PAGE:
2. Binocular Instability (Eye Tracking)

Signs and symptoms

  • Missing small words when reading a line and failing to read the last letter in a short word.
  • Difficulty in using a dictionary quickly or being heavily reliant on using a finger or ruler to stay on the line.
  • The ‘crowding effect’: much easier to read a single word than reading  the same word together on a single line.
  • Missing out words and even entire lines of text.


Problem with the way the eyes co-ordinate with each other creating a ‘fixation disparity’ or imbalance between the eyes. This effect can be much worse when there are also issues regarding the ‘cross dominance’ of the eyes or even with the dominance of the hands. Difficulty can also be present when the eyes normally turn in to read (convergence). Eye tracking difficulties are also often associated with headaches, fidgeting, focussing problems, sore, tired eyes with excess rubbing and this makes searching for or finding words in text difficult and can also result in children missing out full stops and commas whilst reading.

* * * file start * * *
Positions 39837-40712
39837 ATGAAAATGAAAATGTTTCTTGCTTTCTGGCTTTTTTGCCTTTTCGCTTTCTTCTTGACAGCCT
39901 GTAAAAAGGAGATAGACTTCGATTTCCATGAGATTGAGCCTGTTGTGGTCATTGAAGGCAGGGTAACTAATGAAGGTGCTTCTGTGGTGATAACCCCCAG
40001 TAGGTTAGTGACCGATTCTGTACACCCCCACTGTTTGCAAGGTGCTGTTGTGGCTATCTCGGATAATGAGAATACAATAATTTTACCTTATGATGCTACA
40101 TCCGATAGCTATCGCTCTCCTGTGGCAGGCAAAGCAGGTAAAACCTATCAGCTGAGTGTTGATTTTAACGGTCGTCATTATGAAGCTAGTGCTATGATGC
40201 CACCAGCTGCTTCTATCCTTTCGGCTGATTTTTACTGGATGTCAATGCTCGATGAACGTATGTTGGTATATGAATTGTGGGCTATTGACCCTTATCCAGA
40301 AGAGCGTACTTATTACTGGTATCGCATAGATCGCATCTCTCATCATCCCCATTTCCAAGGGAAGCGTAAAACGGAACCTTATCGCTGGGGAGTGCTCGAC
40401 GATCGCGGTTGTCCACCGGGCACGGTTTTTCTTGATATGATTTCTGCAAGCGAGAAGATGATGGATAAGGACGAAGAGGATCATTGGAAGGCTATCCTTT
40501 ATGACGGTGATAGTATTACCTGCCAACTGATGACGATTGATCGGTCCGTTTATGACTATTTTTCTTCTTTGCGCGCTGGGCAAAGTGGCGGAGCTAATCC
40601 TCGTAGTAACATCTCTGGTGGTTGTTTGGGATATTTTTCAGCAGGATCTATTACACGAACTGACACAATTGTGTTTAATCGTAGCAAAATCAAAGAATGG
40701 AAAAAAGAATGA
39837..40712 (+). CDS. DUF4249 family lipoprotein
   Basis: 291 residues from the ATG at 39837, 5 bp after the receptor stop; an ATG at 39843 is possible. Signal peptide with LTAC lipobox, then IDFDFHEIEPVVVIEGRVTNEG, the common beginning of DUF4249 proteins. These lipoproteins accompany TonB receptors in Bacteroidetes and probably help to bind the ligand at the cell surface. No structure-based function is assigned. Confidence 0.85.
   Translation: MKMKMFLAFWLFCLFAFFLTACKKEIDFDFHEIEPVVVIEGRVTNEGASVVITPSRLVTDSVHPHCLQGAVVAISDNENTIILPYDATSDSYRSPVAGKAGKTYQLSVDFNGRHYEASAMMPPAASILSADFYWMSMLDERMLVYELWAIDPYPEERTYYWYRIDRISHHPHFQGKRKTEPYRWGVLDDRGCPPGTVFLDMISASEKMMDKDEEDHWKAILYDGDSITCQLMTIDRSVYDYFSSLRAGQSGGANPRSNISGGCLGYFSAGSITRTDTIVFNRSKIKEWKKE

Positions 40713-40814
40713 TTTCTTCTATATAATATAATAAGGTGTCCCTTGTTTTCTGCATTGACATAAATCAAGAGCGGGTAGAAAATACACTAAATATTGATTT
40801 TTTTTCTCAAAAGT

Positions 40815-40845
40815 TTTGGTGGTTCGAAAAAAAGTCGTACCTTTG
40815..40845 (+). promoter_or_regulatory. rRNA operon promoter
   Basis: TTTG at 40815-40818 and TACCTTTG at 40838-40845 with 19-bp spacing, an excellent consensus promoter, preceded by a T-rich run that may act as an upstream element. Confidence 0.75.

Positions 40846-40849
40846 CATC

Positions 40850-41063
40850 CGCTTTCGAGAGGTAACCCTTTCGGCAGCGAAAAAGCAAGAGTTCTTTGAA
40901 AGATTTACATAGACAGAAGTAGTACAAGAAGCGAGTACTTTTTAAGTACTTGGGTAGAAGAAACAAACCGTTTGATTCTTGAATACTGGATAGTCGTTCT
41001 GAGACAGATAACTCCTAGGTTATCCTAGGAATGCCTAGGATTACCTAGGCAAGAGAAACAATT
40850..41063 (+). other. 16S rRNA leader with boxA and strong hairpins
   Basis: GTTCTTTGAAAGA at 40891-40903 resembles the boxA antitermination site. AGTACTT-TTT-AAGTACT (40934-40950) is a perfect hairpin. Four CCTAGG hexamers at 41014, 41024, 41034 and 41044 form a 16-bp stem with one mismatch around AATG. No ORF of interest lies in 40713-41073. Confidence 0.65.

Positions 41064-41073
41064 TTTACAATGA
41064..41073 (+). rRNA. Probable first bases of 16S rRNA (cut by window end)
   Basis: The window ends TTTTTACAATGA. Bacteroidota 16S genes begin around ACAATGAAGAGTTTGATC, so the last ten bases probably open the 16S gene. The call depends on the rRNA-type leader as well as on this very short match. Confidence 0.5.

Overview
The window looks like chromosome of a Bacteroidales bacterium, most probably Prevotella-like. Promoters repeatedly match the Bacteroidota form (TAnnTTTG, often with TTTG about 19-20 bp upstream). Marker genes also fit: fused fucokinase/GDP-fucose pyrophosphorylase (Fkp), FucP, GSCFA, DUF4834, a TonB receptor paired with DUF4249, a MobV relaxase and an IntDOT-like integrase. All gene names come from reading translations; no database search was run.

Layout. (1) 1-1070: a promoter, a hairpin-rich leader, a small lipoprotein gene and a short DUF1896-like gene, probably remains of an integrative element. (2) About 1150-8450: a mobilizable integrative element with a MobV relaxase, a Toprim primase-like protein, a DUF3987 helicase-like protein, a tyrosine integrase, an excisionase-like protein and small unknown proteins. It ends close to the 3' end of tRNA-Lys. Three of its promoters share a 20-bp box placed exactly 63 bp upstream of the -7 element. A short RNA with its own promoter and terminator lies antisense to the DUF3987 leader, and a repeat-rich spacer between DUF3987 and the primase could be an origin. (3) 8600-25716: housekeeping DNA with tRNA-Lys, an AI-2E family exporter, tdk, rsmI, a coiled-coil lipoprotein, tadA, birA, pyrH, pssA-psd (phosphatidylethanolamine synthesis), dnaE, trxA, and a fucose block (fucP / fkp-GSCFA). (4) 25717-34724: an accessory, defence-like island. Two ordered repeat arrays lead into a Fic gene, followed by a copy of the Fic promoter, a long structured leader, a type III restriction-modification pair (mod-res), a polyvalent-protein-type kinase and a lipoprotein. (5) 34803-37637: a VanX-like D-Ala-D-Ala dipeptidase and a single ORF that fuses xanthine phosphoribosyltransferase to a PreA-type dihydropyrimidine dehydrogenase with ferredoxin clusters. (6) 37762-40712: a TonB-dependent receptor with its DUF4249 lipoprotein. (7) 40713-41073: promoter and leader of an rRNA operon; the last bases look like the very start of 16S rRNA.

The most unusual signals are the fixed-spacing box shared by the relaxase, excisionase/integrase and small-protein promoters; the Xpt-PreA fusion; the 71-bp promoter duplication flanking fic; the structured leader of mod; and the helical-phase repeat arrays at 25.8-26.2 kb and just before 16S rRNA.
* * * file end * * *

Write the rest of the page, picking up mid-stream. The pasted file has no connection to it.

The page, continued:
A specially trained optometrist often referred to as ‘behavioural optometrist’ can correct this problem normally with the prescribing of glasses that have a special prismatic correction in them. They also may prescribe additional special exercises that improve a person’s eye co-ordination and others that improve their hand-eye–coordination and the ability of the eyes to turn in more easily and focus better when reading.

Continue to Visual Stress (Irlen Syndrome)